Ask Dr. Universe – Allergies

Dear Dr. Universe: How did we discover allergies? -Zion, 8, Australia

Dear Zion,

Before humans even came up with the word “allergy,” they observed how some people would get rashes, sneezes or become really, really sick from different things in their environment. Historians even noted how people in ancient civilizations talked about something called “plant fever,” which gave people runny noses.

On the way to discovering allergies, scientists first had to learn about the immune system, which helps protect the body from invaders, or things like bacteria and viruses. These invaders are called antigens and when they get into your system, your body gets ready to react, releasing something called antibodies to help defend you. The antibodies will also recognize if they’ve come across an invader before. That way they know what to attack in the future. Allergens include things like shellfish, dust, eggs, pollen and insect venom.

Early in the last century, the Austrian scientist Clemens von Pirquet realized that the immune system isn’t there to just protect us. This was actually a very big and new idea at the time, which was about a hundred years ago. Pirquet helped us understand that while antibodies are on the lookout for invaders like bacteria, sometimes they mistake an allergen as something that is harmful.

The immune system is just trying to do its job, but it isn’t perfect. It can sometimes bring on serious reactions in the body. When people are having an allergic reaction, they will often get a runny nose, itchy eyes, sneeze a lot, but they have more serious reactions like trouble breathing and throwing up.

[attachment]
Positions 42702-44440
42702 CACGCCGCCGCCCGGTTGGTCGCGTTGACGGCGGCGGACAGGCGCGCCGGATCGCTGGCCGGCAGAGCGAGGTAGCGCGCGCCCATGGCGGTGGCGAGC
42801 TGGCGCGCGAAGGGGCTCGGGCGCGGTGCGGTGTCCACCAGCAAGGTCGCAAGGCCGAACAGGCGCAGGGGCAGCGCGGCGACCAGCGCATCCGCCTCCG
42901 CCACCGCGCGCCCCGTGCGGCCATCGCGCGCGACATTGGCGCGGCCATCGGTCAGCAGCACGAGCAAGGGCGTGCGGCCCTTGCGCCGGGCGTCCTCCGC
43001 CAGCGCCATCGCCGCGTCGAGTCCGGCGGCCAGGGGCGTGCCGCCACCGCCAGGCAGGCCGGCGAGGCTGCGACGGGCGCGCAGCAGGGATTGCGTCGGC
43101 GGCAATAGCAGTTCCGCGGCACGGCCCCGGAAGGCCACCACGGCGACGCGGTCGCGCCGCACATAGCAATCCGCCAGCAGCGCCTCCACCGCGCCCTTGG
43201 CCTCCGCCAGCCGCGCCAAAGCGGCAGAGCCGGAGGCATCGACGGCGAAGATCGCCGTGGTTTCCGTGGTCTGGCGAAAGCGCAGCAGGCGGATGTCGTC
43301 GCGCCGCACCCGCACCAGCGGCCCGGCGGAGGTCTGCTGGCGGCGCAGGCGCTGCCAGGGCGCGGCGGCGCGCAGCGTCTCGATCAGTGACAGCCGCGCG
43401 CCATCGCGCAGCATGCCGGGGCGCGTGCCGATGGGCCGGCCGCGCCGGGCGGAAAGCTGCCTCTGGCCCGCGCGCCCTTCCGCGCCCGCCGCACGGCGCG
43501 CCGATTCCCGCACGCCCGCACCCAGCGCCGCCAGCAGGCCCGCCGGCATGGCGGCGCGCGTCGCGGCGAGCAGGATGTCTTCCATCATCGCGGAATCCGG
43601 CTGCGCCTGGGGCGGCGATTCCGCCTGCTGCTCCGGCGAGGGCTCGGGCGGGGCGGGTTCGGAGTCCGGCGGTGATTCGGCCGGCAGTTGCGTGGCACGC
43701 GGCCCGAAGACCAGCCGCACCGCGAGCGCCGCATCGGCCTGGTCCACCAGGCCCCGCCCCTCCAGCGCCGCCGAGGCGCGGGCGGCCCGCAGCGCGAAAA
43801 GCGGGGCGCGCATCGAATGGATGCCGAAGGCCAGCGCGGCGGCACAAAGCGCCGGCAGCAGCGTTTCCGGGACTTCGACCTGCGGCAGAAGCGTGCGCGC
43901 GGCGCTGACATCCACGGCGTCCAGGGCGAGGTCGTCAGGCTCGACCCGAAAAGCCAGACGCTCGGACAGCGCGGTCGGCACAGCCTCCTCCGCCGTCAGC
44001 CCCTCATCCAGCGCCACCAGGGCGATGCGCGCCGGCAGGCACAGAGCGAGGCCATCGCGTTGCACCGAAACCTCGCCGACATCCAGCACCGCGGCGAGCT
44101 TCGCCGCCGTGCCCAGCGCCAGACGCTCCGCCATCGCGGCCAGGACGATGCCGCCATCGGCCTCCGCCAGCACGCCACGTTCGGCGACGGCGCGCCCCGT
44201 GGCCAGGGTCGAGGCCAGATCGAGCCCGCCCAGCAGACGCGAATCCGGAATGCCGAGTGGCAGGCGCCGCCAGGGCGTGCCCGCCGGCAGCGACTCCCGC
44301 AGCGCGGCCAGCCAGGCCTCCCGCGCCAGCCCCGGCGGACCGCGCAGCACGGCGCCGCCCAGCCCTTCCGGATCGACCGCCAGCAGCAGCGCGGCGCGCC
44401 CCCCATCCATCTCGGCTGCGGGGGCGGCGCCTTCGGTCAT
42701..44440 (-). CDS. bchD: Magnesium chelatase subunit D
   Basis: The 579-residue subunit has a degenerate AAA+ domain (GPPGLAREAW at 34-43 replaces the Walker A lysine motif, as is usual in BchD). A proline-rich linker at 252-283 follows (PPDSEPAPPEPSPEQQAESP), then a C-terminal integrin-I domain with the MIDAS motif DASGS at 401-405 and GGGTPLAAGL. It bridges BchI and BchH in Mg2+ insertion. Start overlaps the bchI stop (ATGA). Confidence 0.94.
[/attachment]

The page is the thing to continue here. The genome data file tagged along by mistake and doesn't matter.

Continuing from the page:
Pirquet was actually the scientist who helped coin the term “allergy” and he used it to talk about how our immune system can react and respond to invaders in different ways. He helped us understand that the immune system can sometimes set off false alarms.

As is often the case with curious science questions, we can also look at this one from another angle. Doctors are discovering different allergies in different people all the time. I talked to my friend Jennifer Robinson about it. She’s a clinical associate professor of pharmacy at Washington State University.

Today we can discover what a person is allergic to with a simple test. Robinson said doctors will often make a tiny scratch on the surface of the person’s skin and inject a little bit of the allergen. Then, they will look for a little redness or swelling near the injection site to see how the body reacts. They are also prepared to respond, just in case the patient gets really sick.

If you do have allergies, doctors may prescribe medicine, have you use a device called an EpiPen, or have you avoid the allergens entirely. We can help make sure our friends with allergies stay safe by keeping allergens away from them, too.

Dr. Universe